Féerie was a genre of glitzy effects spectacle that drew mass audiences for decades. It built up to a climax of pure ecstasy, in which angels descended from the catwalks and made everything right. Budgets were often stretched thin, and producers had to make do with very cheap props, whence Baudelaire’s description of the angel as a being of “light, gold and gauze”—that is, muslin, imitation gold dust, and limey footlights out of Degas. This cheapness didn’t affect Baudelaire’s earnest experience of the angel’s divinity. He was living in pure filth somewhere in Paris. See his apartment, strung with icicles in January and crawling with bugs in June. He spent days by himself, always drunk or hungover, and he felt wolves closing in around him. He could see the angel onstage, but the proscenium was a transparent wall between its ideal world and his own shithole of a life.

He dreamed about the angel after that, and in many dreams it seemed to become an alabaster sphinx, its beauty intact but somehow lacking all warmth. Every morning he woke up to workers smashing the flagstones to rubble.

Cinders and Chalk

The French colony of Saint-Pierre was obliterated on May 8, 1902 by a hissing wall of vapor that rushed down from the volcano above the town, scouring everything to its foundations. One of the three survivors described watching people die writhing and wailing “although their garments showed no sign of having been touched by flame”. 28,000 people were essentially burned to death by the air itself. It was one of the first real catastrophes of the young 20th century. Photos of the aftermath show a lunar landscape like the one left behind after the bombing of Dresden.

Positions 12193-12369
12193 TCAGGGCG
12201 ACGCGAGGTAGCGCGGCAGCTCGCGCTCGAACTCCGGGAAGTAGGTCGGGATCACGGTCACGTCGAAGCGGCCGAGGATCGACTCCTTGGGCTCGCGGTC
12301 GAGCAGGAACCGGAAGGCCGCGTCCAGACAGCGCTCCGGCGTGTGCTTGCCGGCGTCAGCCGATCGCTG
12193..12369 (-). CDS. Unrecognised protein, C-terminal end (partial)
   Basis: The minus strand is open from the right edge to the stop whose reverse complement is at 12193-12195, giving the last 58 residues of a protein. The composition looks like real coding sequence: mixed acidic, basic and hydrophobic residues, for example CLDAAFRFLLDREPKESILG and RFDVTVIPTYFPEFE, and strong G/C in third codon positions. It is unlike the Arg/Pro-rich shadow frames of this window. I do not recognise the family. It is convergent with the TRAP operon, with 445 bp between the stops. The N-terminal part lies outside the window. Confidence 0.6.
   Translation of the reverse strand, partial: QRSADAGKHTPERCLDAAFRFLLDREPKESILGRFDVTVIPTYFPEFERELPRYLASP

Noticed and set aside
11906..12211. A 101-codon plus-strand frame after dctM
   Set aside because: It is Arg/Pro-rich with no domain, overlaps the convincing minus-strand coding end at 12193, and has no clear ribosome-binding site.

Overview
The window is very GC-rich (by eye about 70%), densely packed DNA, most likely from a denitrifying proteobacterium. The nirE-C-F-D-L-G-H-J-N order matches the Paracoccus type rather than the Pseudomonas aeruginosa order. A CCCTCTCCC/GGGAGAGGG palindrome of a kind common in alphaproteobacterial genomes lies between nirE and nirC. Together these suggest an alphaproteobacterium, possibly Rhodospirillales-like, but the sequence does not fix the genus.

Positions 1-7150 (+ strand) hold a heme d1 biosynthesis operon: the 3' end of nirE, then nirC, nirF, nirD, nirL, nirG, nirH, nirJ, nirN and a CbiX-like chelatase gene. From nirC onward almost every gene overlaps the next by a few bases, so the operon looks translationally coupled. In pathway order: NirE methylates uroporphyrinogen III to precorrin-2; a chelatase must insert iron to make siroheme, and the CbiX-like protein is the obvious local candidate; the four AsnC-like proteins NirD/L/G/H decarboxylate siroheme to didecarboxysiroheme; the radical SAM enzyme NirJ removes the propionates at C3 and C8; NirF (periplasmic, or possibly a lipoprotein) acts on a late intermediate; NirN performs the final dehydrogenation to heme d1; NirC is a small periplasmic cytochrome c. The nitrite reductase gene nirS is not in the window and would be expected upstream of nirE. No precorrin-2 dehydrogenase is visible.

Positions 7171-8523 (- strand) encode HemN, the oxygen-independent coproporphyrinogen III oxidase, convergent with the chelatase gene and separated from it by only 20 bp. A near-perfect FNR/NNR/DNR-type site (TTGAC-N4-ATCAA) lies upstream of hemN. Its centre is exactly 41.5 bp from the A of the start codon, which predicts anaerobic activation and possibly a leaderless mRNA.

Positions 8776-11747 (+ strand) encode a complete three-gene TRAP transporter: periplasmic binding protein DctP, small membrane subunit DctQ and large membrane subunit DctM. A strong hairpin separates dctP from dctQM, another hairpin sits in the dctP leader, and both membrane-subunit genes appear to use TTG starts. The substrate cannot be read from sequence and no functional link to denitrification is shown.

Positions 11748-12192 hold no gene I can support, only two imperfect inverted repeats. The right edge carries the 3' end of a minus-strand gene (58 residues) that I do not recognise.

Morbid fascination spread through the the metropole, but there weren’t enough photos of the eruption to satisfy the public, so with Olympian self-confidence Georges Méliès simply recreated it in his studio. Apparently he’d read some eyewitness accounts—he’s careful to include the burning cloud—but then he throws in some dramatic lava flows that have no basis in fact. And yet people watched it in the understanding that it was real. Seven years before, the same people had run screaming from the Lumieres’ train because they didn’t know it was an illusion.

Years later, twittering at a party, the modernist poet Guillaume Apollinaire asked Méliès how he had created the effects for the movie. Méliès, not apparently a very doctrinaire magician, revealed that he had done it by photographing cinders and chalk, and Apollinaire, turning to a friend, apparently said, “Monsieur and I have the same occupation: we enchant ordinary materials.”

The Moon